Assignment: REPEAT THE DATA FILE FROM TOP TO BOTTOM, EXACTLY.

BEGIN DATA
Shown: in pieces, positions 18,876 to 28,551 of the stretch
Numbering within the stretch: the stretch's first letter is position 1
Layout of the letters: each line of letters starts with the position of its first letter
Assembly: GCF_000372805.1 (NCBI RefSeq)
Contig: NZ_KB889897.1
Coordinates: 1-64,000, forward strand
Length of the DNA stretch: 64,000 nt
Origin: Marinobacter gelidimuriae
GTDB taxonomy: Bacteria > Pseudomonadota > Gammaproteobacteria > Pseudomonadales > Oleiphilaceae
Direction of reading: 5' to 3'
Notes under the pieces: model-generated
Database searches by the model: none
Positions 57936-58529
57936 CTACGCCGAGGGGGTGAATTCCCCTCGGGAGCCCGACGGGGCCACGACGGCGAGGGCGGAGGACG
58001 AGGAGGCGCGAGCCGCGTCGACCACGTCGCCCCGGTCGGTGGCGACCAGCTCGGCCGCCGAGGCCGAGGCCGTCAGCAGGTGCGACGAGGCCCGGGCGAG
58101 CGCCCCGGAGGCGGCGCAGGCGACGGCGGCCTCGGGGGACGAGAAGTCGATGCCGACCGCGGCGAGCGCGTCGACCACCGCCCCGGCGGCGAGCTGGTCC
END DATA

Shown: in pieces, positions 18,876 to 28,551 of the stretch
Numbering within the stretch: the stretch's first letter is position 1
Layout of the letters: each line of letters starts with the position of its first letter
Assembly: GCF_000372805.1 (NCBI RefSeq)
Contig: NZ_KB889897.1
Coordinates: 1-64,000, forward strand
Length of the DNA stretch: 64,000 nt
Origin: Marinobacter gelidimuriae
GTDB taxonomy: Bacteria > Pseudomonadota > Gammaproteobacteria > Pseudomonadales > Oleiphilaceae
Direction of reading: 5' to 3'
Notes under the pieces: model-generated
Database searches by the model: none
Positions 57936-58529
57936 CTACGCCGAGGGGGTGAATTCCCCTCGGGAGCCCGACGGGGCCACGACGGCGAGGGCGGAGGACG
58001 AGGAGGCGCGAGCCGCGTCGACCACGTCGCCCCGGTCGGTGGCGACCAGCTCGGCCGCCGAGGCCGAGGCCGTCAGCAGGTGCGACGAGGCCCGGGCGAG
58101 CGCCCCGGAGGCGGCGCAGGCGACGGCGGCCTCGGGGGACGAGAAGTCGATGCCGACCGCGGCGAGCGCGTCGACCACCGCCCCGGCGGCGAGCTGGTCC